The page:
Geosynchronous Satellite Launch Vehicle Current Affairs - 2019
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The Union Cabinet has approved the continuation of the ongoing Geosynchronous Satellite Launch Vehicle (GSLV) programme phase-4 consisting of five rocket flights during 2021-2024.
- The GSLV phase four will enable the launch of two-tonne class of satellites for geo-imaging, navigation, data relay communication and space sciences.
- The total fund requirement for phase four has been pegged at Rs 2729.13 crores. The cost includes the cost of five Geosynchronous Satellite Launch Vehicles (GSLVs), essential facility augmentation, programme management, and launch campaign, along with the additional funds required for meeting the scope of the ongoing programme.
- The GSLV continuation programme is expected to meet the launch requirement of satellites for providing critical satellite navigation services, data relay communication for supporting the Indian human spaceflight programme and the next interplanetary mission to Mars.
- The continuation programme will meet the demand for the launch of satellites at a frequency up to two launches per year.
The GSLV continuation programme was initially sanctioned in 2003, and two phases have been completed and the third phase is in progress and expected to be completed by the fourth quarter of 2020-21.
Tags: Geosynchronous Satellite Launch Vehicle • GSLV • GSLV Ph-4 Continuation Programme • Indian human spaceflight programme • Mars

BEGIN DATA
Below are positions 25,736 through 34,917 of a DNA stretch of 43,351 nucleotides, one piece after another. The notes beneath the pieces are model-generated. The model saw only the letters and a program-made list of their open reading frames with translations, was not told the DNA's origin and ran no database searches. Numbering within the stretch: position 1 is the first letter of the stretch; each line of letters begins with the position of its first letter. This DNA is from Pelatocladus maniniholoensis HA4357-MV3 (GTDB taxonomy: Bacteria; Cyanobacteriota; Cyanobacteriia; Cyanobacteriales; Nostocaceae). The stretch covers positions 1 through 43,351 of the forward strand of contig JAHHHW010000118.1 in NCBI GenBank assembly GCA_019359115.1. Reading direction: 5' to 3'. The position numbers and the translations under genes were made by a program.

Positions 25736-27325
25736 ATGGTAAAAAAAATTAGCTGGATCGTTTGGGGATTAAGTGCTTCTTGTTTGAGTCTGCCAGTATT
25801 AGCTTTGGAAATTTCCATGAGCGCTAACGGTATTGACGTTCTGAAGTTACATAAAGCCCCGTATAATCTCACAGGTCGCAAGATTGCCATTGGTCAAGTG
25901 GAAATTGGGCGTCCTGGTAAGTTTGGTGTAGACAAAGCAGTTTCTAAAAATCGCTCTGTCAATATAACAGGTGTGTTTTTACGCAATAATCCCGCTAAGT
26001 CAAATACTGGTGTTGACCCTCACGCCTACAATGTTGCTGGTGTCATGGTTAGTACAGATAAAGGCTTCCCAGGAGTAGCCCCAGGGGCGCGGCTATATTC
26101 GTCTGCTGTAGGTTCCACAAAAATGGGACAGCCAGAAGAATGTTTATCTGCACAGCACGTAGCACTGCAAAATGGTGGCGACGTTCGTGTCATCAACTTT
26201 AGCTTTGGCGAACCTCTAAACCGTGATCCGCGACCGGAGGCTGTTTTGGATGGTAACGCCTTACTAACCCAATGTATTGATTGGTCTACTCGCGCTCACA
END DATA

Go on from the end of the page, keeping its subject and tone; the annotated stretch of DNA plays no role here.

Indian Space Research Organisation (ISRO) successfully launched the communication satellite GSAT-7A on 19th December 2018 from the Satish Dhawan Space Centre (SDSC) in Sriharikota, Andhra Pradesh. GSAT-7A weighing 2250 kg was launched using Geosynchronous Satellite Launch Vehicle (GSLV-F11).
About GSAT-7A Satellite:
- ISRO’s GSAT-7A satellite is the heaviest satellite (2250 kgs) with an indigenously developed cryogenic stage that has been launched by GSLV.
- GSAT-7A is a high-tech communication satellite having new technologies including a Gregorian Antenna.
- It is the 39th communication satellite of ISRO and will mainly be used for military applications. Indian Air Force’s existing communication capabilities of satellites will be augmented with GSAT-7A
- GSAT-7A will offer services to the users in Ku-band over the Indian region.
The launch of GSAT-7A was the 13th flight of GSLV-MkII and the seventh flight with an indigenously developed cryogenic engine. GSAT-7A was lifted off by GSLV which is ISRO’s fourth generation launch vehicle with three stages. The first stage consists of four liquid strap-ons and a solid rocket motor. The second stage of GSLV has a high thrust engine using liquid fuel. The third and final stage of the GSLV is the cryogenic upper stage.